by erniecohen :: Mon, 03/12/2012 - 2:01pm

Correction, they got Eli for Rivers plus Shaun Merriman and Nate Kaeding. Rivers alone has about 50% greater DYAR than Manning. Throw in the other two, and this is an extremely lopsided trade.

NYG got destroyed in this deal. The only reason nobody notices is that everybody credits the QB for the performance of the team in the postseason.

by Mr Shush :: Mon, 03/12/2012 - 2:13pm

It's not really fair to take the trade as Eli vs. Rivers, Merriman and Kaeding. There's no guarantee the Giants would have taken those players. It should be viewed as Rivers + average picks at those draft spots. Which is still lopsided based on performance to date, but is not certain to be so when Eli and Rivers hang them up.

by erniecohen :: Mon, 03/12/2012 - 5:22pm

I brought up the particular players because even though everybody at the time said that NYG overpaid, PK is claiming that in retrospect they underpaid. So including the particular picks is appropriate when evaluating the deal from the SD perspective, but perhaps not from the NY perspective.

I'm wondering why anybody thinks that Rivers will not continue to outperform Manning. After dominating him for 5 years straight, they were about even this last year. (see the analysis below)

by justanothersteve :: Mon, 03/12/2012 - 9:30pm

True. In 2001, the Packers traded Matt Hasselbeck, their first (17th overall) and seventh-round draft picks, to the Seahawks for their first (10th overall) and third-round draft picks. The Packers then drafted Jamal Reynolds with the #10 pick while Seattle drafted Steve Hutchinson. With their third round pick, the Packers got Torrance Marshall. So Seattle got Hasselbeck and Hutch, and Green Bay got Reynolds and Marshall. I'm sure every fan could point out a trade that turned out this imbalanced for their team both positive and negative.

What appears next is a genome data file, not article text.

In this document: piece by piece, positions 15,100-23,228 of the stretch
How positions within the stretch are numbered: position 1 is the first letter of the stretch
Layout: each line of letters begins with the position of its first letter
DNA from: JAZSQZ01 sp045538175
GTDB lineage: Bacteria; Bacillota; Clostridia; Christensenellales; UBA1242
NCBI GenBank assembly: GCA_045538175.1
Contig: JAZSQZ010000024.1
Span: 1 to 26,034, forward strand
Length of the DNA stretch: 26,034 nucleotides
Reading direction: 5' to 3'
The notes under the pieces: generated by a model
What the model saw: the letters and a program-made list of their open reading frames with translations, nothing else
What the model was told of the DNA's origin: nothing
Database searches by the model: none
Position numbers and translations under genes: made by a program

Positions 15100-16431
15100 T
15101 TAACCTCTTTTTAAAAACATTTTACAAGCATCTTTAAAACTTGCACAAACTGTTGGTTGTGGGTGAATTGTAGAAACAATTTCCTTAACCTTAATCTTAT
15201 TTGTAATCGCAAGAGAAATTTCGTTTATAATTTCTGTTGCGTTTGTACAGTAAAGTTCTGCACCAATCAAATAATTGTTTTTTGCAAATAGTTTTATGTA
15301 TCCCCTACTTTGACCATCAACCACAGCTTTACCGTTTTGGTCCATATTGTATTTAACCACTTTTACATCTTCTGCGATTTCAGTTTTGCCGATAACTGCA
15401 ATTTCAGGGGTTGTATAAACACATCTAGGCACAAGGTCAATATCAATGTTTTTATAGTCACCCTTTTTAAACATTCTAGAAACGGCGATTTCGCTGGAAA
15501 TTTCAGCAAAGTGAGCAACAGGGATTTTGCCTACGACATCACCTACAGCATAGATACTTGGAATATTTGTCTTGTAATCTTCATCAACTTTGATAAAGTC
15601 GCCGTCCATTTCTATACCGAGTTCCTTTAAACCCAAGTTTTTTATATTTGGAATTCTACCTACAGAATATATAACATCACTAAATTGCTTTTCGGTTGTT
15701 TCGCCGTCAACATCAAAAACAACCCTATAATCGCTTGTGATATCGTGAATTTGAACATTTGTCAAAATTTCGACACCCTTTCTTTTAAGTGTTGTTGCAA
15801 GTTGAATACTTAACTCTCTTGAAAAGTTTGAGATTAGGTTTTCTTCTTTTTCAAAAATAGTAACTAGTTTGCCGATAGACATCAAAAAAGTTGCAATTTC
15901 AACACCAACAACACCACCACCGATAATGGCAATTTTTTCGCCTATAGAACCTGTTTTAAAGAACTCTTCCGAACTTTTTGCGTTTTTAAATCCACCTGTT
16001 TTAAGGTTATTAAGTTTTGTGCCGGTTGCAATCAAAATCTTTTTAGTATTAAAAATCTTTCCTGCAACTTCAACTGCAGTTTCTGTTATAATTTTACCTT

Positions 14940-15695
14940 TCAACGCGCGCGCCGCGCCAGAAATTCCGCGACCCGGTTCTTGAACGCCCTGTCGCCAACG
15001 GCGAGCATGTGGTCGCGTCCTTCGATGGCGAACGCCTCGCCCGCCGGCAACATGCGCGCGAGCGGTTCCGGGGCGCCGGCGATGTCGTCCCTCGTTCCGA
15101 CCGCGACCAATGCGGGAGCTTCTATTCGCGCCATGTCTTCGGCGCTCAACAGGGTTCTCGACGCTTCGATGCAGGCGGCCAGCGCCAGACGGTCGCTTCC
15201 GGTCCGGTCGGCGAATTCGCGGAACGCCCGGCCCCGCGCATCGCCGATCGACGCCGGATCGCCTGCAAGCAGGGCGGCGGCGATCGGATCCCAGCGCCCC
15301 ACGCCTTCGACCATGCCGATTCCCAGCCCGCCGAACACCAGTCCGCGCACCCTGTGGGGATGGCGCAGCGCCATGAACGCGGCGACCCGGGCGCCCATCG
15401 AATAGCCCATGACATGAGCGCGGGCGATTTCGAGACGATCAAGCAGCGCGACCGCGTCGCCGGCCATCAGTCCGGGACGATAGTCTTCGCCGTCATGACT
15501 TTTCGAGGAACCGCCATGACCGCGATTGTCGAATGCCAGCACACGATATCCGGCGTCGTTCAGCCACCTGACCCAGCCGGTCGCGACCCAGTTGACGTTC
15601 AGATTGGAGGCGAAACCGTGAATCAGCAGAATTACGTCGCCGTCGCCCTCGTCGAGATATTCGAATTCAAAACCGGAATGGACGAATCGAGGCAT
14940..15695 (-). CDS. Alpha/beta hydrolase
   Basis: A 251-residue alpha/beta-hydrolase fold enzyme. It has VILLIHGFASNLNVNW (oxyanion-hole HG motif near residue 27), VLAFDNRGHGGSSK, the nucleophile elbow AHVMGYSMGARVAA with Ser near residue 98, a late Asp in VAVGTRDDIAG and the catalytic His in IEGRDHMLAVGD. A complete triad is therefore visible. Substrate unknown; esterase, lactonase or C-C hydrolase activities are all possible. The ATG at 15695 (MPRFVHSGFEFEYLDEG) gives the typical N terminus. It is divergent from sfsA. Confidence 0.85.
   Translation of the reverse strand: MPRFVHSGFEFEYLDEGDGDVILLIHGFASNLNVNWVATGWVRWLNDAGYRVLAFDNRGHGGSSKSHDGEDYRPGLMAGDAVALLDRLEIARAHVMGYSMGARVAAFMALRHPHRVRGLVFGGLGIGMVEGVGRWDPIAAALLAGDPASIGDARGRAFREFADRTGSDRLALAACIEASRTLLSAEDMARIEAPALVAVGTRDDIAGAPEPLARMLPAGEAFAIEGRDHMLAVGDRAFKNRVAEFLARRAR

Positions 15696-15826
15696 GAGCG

by Sophandros :: Mon, 03/12/2012 - 3:23pm

What you're saying is that this is a perfect example of why focusing only on results is a flawed way to analyze a decision.
Sports talk radio and sports message boards are the killing fields of intellectual discourse.

by Aaron Brooks Go... :: Mon, 03/12/2012 - 3:28pm

There are some real concerns about how Rivers would have interacted with the press in NYC. He's prickly with the low-pressure environment of SD. How would he fair in the Bronx Zoo?

by chemical burn :: Mon, 03/12/2012 - 6:40pm

Yeah, being here in NYC, it really is clear that Eli's charmingly dopey "aw shucks" unflappability really is a perfect match for the press. You can't get him angry, everything slides off his back, he seems to have zero self-consciousness and no cares about his image. He's perfectly suited for an environment that eats vain celebrities alive...